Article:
Monday, March 10, 2008


Hey, welcome back.

If this is your first time visiting the blog this week let me fill you in; This Friday an exhibition I curated is opening at the The Esther M. Klein Art Gallery (3600 Market Street, Philadelphia 5-8pm). I'm taking the week to introduce the public to the artists in the show.

Today I'm sharing the work of A J Bocchino. Here are some pictures I took of A J's work as it appears in his studio during a recent trip to New York:

A J Bocchino seems to be most known for his New York Times Headlines pieces but he also makes prints of systems that involve flags, corporate logos, images, and other forms of data.

A J's work is different from most of the other pieces I have chosen to include in Given Enough Eyeballs, mostly because his work retains many of the properties of "traditional art". That is, it's on paper, you can hang it up, he creates large series of similar works, and you get more out of seeing the work in person then you do by looking at it on-line. The large, color-coded, images and headlines differ from our usual idea of a static work in that they are (usually) all on disk and A J can print them out to whatever scale fits best.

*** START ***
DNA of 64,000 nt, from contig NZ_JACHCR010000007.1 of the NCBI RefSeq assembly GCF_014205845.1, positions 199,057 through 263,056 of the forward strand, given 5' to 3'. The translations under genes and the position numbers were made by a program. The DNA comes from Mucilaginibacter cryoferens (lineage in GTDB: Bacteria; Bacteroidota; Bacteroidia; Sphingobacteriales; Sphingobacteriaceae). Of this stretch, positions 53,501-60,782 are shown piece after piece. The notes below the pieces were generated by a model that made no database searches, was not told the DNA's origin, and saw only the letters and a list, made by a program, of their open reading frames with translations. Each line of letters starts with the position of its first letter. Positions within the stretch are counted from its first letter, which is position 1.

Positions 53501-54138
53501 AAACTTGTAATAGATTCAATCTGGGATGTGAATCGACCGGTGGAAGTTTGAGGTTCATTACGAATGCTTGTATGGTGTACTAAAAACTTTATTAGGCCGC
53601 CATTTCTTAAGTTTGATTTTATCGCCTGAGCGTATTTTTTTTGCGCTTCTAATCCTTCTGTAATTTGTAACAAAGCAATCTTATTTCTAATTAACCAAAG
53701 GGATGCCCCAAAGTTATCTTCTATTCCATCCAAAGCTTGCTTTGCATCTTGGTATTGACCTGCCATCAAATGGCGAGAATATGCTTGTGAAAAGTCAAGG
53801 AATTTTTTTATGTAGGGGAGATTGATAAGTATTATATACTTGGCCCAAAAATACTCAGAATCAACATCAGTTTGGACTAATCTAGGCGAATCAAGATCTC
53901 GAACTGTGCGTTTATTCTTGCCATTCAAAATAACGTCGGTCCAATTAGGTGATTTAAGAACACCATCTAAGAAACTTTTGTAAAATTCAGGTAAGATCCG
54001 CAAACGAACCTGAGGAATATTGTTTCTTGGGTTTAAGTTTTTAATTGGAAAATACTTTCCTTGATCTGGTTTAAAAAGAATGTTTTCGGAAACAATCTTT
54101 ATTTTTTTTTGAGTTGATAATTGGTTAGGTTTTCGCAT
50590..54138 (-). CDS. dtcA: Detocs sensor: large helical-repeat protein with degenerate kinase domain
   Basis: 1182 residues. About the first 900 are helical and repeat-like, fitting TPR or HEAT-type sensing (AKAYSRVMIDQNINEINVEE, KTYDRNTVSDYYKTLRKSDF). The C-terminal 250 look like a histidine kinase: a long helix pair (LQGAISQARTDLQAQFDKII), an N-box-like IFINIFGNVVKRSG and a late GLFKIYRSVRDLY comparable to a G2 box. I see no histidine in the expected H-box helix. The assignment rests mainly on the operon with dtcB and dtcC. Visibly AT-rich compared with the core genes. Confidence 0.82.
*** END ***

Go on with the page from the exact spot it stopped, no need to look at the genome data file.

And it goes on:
Two pieces by Mr. Bocchino, The New York Times Headlines (1976-1985) and (1986-1995), will be on view. They are just what the title makes them out to be, the headlines of the New York Times from the years in question, all laid out in order, and awarded a color that corresponds to a category (i.e. politics, war, entertainment, etc.). When looking at the pieces you feel as if you've been given the cliff's notes for a decade, and it's rather unsettling to see all the names and histories you have forgotten. Every time I encounter one of A J's works I can't stop looking at them, It's startling to have history laid out in a comprehensive way in front of you and the prints almost fool you into thinking you can figure it (meaning life and etc.) all out. The work has the added bonus of being lovely, if you unfocus your eyes or stand back far enough you can pretend you are looking at an abstract formation of random color.

You can familiarize yourself with some of A J's other projects by following the links below:

An article in Downtown Express.

A large wallpaper print.

A slide-show at neoimages

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